By Sinead Carew
LAS VEGAS, Jan 7 (Reuters) - Verizon Communications (VZ.N) CEO Lowell McAdam is open to eliminating subsidies on mobile phones that sharply reduce the cost of devices to consumers, but said buyers now preferred paying less in exchange for longer-term wireless contracts.
Smaller rival T-Mobile USA, a unit of Deutsche Telekom (DTEGn.DE), has announced a plan to get rid of device subsidies this year but McAdam said it is not clear this would work for Verizon and the rest of the U.S. market.
U.S. operators like AT&T Inc (T.N) and Verizon typically pay handset makers like Apple Inc (AAPL.O) hundreds of dollars for every phone, so they can offer discounts to customers that in turn commit to more lucrative service contracts.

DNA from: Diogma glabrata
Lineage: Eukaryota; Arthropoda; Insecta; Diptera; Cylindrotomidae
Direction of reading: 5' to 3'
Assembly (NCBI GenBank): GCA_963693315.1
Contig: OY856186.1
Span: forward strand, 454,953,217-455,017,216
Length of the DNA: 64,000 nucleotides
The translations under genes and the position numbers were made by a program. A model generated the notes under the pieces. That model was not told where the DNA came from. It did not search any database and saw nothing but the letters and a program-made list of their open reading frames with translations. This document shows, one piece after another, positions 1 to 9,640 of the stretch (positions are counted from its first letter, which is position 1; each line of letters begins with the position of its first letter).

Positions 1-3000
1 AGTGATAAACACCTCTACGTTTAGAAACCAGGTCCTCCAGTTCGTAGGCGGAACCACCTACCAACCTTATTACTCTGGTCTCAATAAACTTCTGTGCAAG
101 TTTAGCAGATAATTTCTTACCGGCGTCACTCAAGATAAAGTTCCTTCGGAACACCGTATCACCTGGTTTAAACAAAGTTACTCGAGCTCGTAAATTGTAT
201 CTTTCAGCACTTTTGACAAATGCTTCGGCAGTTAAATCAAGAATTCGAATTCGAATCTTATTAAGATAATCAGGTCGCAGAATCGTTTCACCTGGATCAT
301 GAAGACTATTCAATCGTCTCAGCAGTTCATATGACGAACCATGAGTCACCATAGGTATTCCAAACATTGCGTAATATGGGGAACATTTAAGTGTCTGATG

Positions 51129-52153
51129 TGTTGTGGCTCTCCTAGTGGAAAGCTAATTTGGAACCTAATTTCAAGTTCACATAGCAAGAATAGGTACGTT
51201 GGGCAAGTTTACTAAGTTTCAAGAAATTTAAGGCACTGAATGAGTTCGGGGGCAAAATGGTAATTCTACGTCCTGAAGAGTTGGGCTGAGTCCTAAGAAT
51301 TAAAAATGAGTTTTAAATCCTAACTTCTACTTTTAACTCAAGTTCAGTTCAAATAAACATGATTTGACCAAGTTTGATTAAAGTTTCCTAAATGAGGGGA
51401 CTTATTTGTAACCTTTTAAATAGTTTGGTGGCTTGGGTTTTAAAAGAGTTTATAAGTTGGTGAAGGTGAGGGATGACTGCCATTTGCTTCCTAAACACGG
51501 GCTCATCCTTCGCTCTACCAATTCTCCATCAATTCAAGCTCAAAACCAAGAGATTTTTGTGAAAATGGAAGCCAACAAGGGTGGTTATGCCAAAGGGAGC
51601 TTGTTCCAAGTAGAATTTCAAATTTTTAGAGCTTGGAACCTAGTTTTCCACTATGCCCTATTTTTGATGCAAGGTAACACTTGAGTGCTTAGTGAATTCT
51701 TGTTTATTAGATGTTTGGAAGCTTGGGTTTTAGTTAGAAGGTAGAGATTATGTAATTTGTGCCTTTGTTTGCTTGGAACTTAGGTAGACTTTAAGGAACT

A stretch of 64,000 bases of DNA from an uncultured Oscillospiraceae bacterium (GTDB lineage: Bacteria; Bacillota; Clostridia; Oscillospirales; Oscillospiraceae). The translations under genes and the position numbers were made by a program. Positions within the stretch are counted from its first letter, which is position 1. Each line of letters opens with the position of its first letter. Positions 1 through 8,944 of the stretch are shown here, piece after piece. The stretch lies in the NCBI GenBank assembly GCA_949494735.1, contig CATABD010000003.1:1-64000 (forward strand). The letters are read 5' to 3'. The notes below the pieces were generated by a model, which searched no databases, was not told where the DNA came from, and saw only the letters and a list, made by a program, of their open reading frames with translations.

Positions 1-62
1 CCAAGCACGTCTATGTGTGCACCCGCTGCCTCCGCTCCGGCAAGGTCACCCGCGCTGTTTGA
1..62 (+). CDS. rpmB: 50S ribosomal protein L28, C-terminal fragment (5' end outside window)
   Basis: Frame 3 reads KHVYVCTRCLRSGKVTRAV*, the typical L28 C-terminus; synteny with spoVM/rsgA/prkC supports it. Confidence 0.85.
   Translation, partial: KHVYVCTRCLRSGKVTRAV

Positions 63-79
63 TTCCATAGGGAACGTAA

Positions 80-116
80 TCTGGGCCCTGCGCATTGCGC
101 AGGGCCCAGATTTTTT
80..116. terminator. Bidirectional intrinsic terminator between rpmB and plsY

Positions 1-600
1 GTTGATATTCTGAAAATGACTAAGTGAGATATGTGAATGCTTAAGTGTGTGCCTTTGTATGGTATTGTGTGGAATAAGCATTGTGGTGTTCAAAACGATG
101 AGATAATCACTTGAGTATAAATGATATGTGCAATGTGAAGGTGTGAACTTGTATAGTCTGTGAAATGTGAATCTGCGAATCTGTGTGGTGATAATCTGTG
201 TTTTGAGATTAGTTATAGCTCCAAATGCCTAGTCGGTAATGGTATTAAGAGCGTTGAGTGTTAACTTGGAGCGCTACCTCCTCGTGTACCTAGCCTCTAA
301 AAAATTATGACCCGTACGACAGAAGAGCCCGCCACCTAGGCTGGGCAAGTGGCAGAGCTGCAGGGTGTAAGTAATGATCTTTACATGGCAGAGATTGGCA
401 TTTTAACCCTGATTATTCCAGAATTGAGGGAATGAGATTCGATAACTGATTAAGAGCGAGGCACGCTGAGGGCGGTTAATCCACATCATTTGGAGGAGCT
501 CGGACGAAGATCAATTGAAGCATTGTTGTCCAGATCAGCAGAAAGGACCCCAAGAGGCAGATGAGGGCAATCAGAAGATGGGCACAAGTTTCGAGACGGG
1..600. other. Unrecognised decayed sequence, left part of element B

"It’s very intriguing. Every carrier has thought about doing away with subsidies," he told Reuters in an interview at the Consumer Electronics Show in Las Vegas. But "I don’t think U.S. consumers are ready to buy an iPhone for $700.”
The 59-year-old chief executive also urged the Federal Communications Commission to approve several industry mergers and acquisitions in the pipeline.
T-Mobile USA is currently seeking approval to merge with smaller rival MetroPCS Communications Inc PCS.N. Sprint Nextel (S.N) is also looking for approval to sell a 70 percent stake to Japan's Softbank Corp (9984.T).
(Reporting By Sinead Carew; Editing by Bernard Orr)
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